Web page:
Earth Day is on Monday, April 22nd, but there will be plenty of fairs, rallies and recycling events happening this weekend!
Don’t miss the Reuse & Recycling Rally happening on Saturday morning, April 20th in Northampton! Find new-to-you toys for the kids at the community tag sale, shred confidential papers, donate old baby equipment, recycle well-loved pants with holes in the knees and t-shirts with juice box stains for the textile drive, and bring by those hotel shampoos and conditioners from your family winter vacation to Florida to donate to the Hampshire County Interfaith Emergency Shelter… all this will be going on at Smith Vocational High School.
West Springfield Environmental Committee is sponsoring a free Earth Day Fair on the town common on Saturday. There will be a”Week of the Young Child” activities, exhibitors, demonstrations, and more. Bring with you tattered and torn clothes for the textile drive, paper to shred, eyeglasses and cell phones to donate.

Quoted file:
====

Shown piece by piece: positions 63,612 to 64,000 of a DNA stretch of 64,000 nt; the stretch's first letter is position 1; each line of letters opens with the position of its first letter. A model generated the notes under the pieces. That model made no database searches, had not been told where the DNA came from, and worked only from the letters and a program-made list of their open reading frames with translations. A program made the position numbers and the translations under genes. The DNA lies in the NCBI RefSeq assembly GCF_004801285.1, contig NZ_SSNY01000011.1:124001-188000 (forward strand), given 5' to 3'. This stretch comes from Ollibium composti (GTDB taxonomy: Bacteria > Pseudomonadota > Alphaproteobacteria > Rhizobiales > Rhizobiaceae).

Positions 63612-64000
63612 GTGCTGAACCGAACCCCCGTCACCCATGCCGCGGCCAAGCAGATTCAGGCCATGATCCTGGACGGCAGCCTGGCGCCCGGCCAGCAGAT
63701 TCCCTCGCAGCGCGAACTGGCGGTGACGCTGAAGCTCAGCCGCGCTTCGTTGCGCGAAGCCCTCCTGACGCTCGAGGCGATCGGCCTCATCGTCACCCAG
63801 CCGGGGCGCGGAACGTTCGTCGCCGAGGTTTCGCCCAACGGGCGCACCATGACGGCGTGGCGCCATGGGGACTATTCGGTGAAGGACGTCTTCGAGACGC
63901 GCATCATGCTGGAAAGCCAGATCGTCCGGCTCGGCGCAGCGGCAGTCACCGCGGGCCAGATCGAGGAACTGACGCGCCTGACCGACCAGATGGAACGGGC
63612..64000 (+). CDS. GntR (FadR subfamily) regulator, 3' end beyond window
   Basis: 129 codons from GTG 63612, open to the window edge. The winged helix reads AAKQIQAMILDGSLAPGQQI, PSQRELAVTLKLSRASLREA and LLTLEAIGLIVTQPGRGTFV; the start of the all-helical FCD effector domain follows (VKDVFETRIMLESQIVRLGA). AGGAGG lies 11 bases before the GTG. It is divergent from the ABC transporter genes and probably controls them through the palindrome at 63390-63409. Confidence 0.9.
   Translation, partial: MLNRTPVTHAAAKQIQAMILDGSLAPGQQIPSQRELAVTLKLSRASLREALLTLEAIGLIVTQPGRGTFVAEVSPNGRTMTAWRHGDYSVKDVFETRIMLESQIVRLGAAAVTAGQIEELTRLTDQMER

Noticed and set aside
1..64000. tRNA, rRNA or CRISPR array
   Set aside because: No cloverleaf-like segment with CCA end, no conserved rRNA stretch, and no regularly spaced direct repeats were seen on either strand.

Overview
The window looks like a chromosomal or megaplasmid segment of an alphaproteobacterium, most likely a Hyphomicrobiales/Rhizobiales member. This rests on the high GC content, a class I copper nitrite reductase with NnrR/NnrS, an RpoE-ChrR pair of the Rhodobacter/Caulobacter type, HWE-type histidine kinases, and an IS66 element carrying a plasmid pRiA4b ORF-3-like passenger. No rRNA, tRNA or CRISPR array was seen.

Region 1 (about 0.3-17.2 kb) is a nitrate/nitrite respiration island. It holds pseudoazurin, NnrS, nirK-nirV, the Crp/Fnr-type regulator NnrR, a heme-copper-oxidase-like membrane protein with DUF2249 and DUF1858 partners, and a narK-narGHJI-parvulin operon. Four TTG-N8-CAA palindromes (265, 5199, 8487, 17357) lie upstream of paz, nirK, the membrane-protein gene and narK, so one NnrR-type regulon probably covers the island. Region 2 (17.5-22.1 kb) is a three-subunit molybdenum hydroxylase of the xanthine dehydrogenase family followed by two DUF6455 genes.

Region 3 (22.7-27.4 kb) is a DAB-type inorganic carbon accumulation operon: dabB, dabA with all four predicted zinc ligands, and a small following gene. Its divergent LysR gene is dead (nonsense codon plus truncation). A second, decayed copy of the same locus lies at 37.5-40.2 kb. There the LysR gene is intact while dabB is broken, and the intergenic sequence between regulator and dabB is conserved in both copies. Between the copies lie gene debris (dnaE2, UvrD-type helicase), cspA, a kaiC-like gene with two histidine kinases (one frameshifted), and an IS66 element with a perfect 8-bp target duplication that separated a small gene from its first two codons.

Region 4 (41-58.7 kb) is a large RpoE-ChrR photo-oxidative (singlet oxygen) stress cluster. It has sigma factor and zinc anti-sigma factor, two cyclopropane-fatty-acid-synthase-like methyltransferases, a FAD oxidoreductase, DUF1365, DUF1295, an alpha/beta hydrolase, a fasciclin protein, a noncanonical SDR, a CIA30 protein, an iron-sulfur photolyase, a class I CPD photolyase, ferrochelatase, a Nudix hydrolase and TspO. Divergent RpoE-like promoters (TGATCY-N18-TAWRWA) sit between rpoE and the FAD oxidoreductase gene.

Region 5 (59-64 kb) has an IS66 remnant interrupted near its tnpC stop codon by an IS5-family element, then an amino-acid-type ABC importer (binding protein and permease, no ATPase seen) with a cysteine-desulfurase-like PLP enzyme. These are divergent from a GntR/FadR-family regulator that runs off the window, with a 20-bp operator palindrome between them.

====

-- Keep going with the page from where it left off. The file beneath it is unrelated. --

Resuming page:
Parents and teens are invited to join the Hilltown Community Development Corporation for a free discussion on Saturday to follow up on the recent Resiliency Summit where many Hilltown residents gathered to share their ideas and talents. Topics include agriculture, farming, housing, emergency preparedness, community development, resource development, small business assistance, and most importantly community engagement and cooperation. Your voice is needed and welcomed at this free event happening at the Cummington Village Congregational Church.
Bring those broken bicycles and jammed VCR’s and go visit the Repair Cafe on Saturday afternoon in St. Stephen’s Church basement in Pittsfield. Skilled volunteers can fix children’s bikes, mend torn jeans, repair computers and fix up vacuums cleaners stuffed with crumbs and LEGO toys… for free! Children can learn the science and maintenance associate with their very own bike!
Celebrate Earth Day with the Springfield Museums on Sunday afternoon, April 21st. There will be special events and activities taking place throughout the day, on top of the usual opportunities to visit the museums’ many different exhibits. Bluegrass band The Boys of the Landfill will share environmentally-themed music and Tom Ricardi will present a live birds of prey program. Families can also make their own recycled paper, and learn about earth-friendly things like water treatment, recycling, environmental clean-up, and more!